Six months ago today, I was told to pack the things I needed from the office and work from home. The virus we had all heard about was here. We knew very little about it besides that it spread easily. Would we be gone for a week? Two weeks? A month? It was impossible to think it would be any longer than that.
Then came the lockdowns. Storefronts darkened and windows in homes illuminated. Grocery shopping became a micro odyssey of caution and fear. We tried new hobbies, reconnected with old friends over video chats and went on walks. Overall, we became more attuned to what was happening, all while discussing the things we normally would be doing but couldn’t, each week deleting more events off our calendars.
And the entire time, the virus was there, far away but so close!
Six months later, we’re in a state where we can do almost anything we want, it just requires more time, thought and attention. Early on, I thought how this could affect other areas of our lives: will we focus more on major decisions that come our way or be so exhausted from the day to day that we just go with the flow?
Two months in, we had an answer.
When video of an unarmed black man being murdered by police was published, protests began in cities across the country and soon spread around the world. If actually dealing with racism in our society had previously seemed impossible, it no longer did. We had seen the impossible happen when society was paused to stop the spread of the virus. And we knew that if a virus threatening your community, you had to deal with it. Now. Distractions and busy schedules could not take us away from dealing with what we saw and the systemic problems in our society.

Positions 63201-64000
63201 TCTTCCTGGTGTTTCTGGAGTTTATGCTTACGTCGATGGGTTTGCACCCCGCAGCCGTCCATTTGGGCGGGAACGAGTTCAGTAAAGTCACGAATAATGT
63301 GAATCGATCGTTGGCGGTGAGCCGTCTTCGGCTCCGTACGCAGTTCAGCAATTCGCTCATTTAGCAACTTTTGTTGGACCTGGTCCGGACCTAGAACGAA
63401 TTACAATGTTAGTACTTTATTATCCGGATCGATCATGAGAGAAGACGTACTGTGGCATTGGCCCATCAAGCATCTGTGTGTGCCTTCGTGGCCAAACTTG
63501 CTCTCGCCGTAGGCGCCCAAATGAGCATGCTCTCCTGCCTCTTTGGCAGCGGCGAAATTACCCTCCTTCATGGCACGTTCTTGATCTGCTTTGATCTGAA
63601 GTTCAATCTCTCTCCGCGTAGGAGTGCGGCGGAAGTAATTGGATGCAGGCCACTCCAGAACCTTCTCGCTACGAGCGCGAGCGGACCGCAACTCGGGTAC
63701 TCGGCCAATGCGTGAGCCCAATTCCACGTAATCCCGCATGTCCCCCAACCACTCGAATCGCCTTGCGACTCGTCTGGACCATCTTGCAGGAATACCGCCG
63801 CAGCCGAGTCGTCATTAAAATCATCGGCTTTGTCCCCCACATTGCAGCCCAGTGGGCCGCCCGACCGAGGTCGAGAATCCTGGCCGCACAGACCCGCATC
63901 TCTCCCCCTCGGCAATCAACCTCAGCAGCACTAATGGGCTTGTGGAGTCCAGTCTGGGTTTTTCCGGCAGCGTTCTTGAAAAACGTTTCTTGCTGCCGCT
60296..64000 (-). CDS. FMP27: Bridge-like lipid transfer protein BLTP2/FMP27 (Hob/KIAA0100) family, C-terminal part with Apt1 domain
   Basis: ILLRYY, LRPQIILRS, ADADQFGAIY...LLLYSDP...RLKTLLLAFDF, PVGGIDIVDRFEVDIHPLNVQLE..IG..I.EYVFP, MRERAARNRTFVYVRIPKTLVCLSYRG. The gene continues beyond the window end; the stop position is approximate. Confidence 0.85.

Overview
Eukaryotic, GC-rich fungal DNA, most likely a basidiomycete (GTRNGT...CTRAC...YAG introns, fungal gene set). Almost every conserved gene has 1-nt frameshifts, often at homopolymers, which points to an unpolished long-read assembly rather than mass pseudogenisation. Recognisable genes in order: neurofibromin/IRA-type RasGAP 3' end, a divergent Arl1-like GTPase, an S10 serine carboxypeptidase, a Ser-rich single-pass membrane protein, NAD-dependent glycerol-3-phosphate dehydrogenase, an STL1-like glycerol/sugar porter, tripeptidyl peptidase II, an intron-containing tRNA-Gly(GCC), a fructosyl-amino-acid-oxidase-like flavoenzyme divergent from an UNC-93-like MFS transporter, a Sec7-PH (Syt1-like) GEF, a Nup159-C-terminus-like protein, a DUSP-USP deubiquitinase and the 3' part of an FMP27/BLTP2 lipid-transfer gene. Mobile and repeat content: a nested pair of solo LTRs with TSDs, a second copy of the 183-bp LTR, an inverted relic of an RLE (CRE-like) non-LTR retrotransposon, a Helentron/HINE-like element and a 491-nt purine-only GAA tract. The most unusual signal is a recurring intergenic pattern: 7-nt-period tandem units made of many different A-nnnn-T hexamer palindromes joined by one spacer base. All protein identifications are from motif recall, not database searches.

In the past six months, many realized the world and our country isn’t as they thought it. The government cannot protect you. Racism was not defeated in the 1960s. Institutions cannot solve our problems. We must care for each other and work on changing our actions and thoughts within. This has always been the way the world has operated, but many are now forced to live in it for the first time.
What will the next six months hold? Many look forward to a vaccine and imagine a time when we “return to normal” and life resumes from where it was paused in March. This is a dangerous fantasy. No matter how much we don’t want to face it, we have all been changed in the past six months. There is no going back, we will always have these memories and experiences with us.
For me, I’ve realized what it really means to slow down, to think about just not the small things, but the larger ones as well and how they build on one another. I’ve noticed so much more beauty in the natural world as well as the brokenness that results when we get involved. But there’s also the hope of us reclaiming that beauty, that harmony, and working together to help one another.
If anything, the last six months have showed us that impossible can become real. We’ve all learned again that no one can predict what comes next and how little control we have over our lives. Remember when we thought we would be working from home for just a couple of weeks? As we continue to see the world change outside our window in ways that are hard to comprehend, we should focus on what is happening within each one of us and do the work to grow in a positive direction. At least that’s something we can control.